Data-storage company Quantum unveiled Monday an automated storage tape system dubbed "Mako," with hopes that the product will take a bite out of rival Storage Technology.
The new Mako PX720 is what's known in the industry as a tape "library," a refrigerator-size box that contains a number of tape drives, slots for hundreds of tape cartridges and a robotic system for moving the cartridges around. The Mako unit holds up to 20 drives and 732 slots, and boasts a total capacity of up to 146.4 terabytes, according to Quantum. A terabyte is approximately 1 trillion bytes.
A chief selling point of Mako is the unit's modular design, said Michael Hardy, vice president for strategic alliances at Quantum. Customers can buy additional drives in packs of four, with each pack containing its own power supply and cooling units. That means the basic Mako frame can be built less expensively, Hardy said. "If you buy a half Mako, you pay half price," he said.
Quantum also said it is possible to link up to five Mako frames together and centrally manage them, allowing for a tape system with as many as 100 drives, 3,660 slots and a total capacity of 732 terabytes.
Tapes are often used as the media for archiving organizations' data, and library devices can cost hundreds of thousands of dollars. Quantum makes a range of automated tape systems, with products tailored for corporate workgroups, departments and data centers. The Mako is designed to be the company's highest-end product used in data centers. Quantum has a few direct accounts with customers but focuses on getting its products to market through resellers. Companies such as EMC, Hewlett-Packard and Sun Microsystems sell gear made by Quantum.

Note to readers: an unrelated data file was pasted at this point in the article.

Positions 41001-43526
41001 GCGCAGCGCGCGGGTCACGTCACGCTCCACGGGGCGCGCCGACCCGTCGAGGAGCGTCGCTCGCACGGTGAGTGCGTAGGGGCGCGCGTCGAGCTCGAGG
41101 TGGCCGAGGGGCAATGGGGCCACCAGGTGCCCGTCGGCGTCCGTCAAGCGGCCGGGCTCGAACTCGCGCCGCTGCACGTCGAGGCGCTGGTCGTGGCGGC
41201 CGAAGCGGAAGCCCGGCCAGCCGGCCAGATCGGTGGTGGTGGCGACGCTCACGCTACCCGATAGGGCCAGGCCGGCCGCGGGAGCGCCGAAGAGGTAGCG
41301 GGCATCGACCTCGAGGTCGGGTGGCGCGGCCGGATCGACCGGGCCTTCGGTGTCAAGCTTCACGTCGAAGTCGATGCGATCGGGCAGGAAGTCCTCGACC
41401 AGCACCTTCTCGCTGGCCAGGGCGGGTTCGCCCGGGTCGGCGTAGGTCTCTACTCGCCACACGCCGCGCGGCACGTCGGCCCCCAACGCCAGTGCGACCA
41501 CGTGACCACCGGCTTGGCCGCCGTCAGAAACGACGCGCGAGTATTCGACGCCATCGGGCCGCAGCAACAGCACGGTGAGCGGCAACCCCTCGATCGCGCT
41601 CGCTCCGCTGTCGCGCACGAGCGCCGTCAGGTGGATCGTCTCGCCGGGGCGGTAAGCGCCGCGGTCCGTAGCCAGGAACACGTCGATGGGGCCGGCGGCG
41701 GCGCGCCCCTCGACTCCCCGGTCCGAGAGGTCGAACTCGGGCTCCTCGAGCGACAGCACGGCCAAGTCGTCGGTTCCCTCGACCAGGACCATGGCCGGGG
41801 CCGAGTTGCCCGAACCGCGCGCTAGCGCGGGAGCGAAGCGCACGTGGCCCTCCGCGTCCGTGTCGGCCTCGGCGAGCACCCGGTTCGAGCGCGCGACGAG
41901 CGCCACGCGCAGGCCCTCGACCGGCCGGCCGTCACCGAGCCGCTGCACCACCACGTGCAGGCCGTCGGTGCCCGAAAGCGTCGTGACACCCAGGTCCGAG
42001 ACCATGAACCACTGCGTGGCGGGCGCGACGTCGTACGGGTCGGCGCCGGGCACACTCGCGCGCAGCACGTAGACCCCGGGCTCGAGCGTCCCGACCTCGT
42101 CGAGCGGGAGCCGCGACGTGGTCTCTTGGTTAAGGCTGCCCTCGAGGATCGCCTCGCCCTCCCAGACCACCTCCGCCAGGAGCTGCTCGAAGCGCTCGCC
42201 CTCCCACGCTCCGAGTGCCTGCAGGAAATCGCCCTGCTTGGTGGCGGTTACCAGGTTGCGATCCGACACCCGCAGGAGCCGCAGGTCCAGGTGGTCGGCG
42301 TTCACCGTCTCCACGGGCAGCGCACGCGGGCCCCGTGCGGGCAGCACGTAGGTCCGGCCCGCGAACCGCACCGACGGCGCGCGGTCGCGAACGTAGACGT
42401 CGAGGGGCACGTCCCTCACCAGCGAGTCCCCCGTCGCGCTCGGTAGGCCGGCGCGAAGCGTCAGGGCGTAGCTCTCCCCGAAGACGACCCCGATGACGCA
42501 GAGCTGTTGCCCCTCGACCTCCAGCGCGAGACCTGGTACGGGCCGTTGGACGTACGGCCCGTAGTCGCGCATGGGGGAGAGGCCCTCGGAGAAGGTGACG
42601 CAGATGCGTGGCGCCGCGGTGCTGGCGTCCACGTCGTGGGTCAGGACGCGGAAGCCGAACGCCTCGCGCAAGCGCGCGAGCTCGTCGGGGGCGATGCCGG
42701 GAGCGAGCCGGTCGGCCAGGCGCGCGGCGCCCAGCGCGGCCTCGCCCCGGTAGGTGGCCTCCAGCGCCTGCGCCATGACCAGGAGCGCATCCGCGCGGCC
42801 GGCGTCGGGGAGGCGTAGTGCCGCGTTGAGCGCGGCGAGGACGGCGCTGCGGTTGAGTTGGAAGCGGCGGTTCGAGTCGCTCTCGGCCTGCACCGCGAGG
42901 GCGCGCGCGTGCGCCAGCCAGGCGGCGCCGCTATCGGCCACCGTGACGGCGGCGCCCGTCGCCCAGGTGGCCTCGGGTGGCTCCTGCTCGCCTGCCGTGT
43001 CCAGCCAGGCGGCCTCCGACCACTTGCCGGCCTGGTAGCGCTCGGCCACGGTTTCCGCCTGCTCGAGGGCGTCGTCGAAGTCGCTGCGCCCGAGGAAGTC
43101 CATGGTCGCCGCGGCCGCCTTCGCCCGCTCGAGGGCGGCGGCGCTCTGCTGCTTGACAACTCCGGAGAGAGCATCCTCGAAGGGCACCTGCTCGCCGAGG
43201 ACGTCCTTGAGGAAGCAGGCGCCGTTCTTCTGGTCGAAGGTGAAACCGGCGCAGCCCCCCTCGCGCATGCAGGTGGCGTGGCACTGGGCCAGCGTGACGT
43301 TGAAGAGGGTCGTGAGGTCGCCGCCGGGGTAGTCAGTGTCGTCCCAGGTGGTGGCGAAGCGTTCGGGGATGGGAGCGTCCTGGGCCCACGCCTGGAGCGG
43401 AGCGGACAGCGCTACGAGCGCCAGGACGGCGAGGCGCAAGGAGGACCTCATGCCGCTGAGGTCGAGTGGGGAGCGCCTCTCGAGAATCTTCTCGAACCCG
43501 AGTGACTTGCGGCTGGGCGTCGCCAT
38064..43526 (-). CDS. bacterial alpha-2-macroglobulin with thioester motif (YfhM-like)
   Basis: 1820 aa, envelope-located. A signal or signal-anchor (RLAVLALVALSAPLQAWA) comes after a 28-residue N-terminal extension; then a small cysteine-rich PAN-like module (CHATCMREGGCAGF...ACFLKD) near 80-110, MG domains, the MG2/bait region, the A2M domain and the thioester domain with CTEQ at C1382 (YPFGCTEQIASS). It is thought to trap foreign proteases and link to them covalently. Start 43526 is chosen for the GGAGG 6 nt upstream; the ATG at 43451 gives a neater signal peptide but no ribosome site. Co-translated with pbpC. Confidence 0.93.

Quantum has struggled recently. The company posted a net loss of $263 million for its fiscal year ended March 31.
Mako, though, could help right the company, suggested Peter Gerr, an analyst with research company Enterprise Storage Group. Gerr said the library device stands out for being able to squeeze a great deal of data capacity into a relatively small frame. What's more, the ability to expand the library's capacity dramatically should help Quantum appeal to Fortune 500 clients, he suggested.
"The Mako, I think, is going to shake up their competition," Gerr said.
Quantum competes against IBM, Advanced Digital Information and StorageTek, Gerr said. Quantum isn't shy about saying that it's gunning for StorageTek with the Mako. Quantum says the suggested price for buying and installing an 8-drive Mako with 718 slots and features such as redundant fans and power is $223,050, more than $20,000 cheaper than a similarly configured StorageTek product.
StorageTek disputed Quantum's price comparison, saying the kind of tape drives used can affect pricing. "At this (midrange) end of the tape library market space, true apples-to-apples comparisons are difficult to come by," the company said in a statement.